Many applicants turn back once they learn what's involved. "The other thing is the lifestyle changes required: no drinking, no smoking, NO SEX ... that's the one that gets them the most," emails Darlene Pinkerton, executive director of A Perfect Match in San Diego, which offers up to $50,000 for egg donors with high SATs. She says she's seen a doubling of inquiries recently. The American Society for Reproductive Medicine considers compensation above $10,000 to be inappropriate; Ms. Pinkerton argues that the offer brings in donors who might not otherwise be interested.
There are some risks to the donor -- including possible bleeding and infection at the injection sites, and, in rare cases, ovarian hyperstimulation syndrome, in which several dozen eggs ripen at once and the ovaries become dangerously swollen. But careful monitoring can avoid that. "If egg donation is done in an experienced clinic, that complication rate is very, very low and the success rates are quite high," says Zev Rosenwaks, director of reproductive medicine at New York-Presbyterian/Weill Cornell Medical Center, which performs about 200 egg transfers per year, more than half of which result in live births.
Sperm donation generally pays $100 or less, and also requires the donor to pass a battery of medical tests. The market for sperm has changed dramatically thanks to a procedure called ICSI, for intracytoplasmic sperm injection. Even when men have very low sperm counts or low motility, doctors can retrieve a single sperm from inside the testes and inject it directly into an egg. "ICSI has revolutionized the treatment of male infertility," says Dr. Rosenwaks. There is still a large market for sperm among single women and lesbian couples who want to conceive.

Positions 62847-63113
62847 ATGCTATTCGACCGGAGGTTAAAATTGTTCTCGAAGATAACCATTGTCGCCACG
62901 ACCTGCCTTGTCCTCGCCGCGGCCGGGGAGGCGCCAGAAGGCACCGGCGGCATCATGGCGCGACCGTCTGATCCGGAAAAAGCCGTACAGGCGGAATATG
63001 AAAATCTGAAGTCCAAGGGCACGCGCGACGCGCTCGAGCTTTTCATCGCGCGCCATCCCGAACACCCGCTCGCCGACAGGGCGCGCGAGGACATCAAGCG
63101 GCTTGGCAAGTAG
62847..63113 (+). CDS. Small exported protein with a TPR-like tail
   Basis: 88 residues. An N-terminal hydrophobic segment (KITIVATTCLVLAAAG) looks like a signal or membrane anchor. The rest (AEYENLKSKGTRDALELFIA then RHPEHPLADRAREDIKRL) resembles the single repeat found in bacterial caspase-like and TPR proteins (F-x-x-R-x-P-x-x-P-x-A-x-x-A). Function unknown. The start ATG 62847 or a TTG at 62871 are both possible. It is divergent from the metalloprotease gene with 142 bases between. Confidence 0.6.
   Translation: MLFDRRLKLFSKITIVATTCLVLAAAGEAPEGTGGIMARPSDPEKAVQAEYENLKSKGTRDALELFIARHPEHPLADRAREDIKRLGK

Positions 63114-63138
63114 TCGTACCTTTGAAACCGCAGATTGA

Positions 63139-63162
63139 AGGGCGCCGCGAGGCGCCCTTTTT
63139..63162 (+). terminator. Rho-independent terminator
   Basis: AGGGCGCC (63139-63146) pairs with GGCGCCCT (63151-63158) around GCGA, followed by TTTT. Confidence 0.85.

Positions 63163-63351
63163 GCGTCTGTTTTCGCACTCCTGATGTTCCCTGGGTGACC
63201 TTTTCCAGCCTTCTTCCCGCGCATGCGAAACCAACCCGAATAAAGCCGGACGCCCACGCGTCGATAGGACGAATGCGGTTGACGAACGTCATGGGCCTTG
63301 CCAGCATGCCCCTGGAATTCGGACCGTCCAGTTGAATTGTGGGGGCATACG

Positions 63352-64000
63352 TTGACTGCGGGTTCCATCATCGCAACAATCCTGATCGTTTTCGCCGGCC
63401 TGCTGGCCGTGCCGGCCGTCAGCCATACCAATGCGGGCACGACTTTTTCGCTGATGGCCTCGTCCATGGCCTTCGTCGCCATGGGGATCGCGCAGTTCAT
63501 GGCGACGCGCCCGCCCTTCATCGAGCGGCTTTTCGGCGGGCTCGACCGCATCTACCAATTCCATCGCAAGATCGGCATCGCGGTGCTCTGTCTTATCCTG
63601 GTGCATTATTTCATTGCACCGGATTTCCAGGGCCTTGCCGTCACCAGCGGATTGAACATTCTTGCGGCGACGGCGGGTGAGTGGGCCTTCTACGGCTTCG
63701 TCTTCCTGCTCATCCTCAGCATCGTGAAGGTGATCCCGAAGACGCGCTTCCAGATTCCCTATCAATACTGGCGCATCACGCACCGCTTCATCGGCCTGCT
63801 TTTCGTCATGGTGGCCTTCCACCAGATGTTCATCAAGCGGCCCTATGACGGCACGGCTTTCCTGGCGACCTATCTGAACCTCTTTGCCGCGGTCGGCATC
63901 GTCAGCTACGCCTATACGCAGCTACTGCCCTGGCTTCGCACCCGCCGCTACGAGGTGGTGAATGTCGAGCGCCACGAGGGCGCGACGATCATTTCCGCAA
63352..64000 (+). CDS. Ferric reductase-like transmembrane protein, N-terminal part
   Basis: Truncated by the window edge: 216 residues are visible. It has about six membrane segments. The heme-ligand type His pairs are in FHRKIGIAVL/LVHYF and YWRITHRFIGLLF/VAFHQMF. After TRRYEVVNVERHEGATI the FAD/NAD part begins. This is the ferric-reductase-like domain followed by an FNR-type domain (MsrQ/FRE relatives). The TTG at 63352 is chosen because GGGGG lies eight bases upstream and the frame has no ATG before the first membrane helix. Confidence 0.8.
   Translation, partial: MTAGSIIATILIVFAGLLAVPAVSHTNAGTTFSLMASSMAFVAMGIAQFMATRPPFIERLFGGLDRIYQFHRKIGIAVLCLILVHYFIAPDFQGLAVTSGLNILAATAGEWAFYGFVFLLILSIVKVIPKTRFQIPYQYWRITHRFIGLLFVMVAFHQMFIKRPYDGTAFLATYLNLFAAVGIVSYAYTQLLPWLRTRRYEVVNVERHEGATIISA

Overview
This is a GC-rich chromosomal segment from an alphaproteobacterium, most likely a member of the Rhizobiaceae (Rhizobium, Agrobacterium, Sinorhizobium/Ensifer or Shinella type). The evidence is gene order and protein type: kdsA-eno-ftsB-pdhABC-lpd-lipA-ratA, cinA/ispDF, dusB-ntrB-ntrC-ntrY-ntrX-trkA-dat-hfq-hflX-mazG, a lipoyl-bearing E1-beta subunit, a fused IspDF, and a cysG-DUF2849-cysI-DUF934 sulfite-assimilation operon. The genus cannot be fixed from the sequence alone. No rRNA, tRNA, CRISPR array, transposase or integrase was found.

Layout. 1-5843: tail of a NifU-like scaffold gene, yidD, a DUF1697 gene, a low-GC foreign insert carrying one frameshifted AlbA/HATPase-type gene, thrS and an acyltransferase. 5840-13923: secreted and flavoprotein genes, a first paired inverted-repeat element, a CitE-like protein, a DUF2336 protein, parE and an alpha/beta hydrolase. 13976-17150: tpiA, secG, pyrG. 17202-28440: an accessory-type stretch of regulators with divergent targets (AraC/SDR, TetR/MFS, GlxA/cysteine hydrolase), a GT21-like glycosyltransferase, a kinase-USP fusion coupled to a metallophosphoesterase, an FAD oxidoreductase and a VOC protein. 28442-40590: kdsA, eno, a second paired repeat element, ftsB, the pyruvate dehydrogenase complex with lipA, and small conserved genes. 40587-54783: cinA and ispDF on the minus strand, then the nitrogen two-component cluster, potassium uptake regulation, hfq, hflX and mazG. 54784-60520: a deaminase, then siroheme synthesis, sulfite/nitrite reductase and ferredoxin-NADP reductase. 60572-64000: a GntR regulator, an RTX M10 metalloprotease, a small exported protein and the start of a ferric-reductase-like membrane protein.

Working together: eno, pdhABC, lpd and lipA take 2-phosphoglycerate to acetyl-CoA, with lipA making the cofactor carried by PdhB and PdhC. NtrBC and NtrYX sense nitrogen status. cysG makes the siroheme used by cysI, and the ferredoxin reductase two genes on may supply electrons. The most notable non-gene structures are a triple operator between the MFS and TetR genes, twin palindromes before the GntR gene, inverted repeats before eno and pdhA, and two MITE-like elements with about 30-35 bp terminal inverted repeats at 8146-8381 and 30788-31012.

And clinics say they've seen no drop in demand for donor eggs, despite the economic downturn and costs that run about $20,000 per attempt. (Insurance covers the medical procedures in some states, but not the donor fees.) "The disease of infertility does not follow the Dow Jones average," says Sean Tipton, a spokesman for the ASRM.
Many of the couples seeking egg donors and surrogates are from Europe, where paying for such services is illegal and waits can stretch for many years.
"Annie," a 29-year-old lawyer has donated twice through Mr. Vorzimer's service but doesn't want her family to know. She says she didn't need the money: "I thought it was a great thing to do to help people." The first time was for an Australian couple, but the baby died in utero. "I was heartbroken," she says. "I was going to get to meet the baby and see what my kids would look like." The second couple wanted an anonymous arrangement, so she doesn't know if a baby is on the way.
Despite feeling bloated and missing a few days work, Annie says she'll probably donate once more. But she says being an egg donor "is something to seriously think about, and not just go into for the money. You have to ask yourself, once this process is over and there's this baby out there, how are you going to feel? Think about it -- a lot."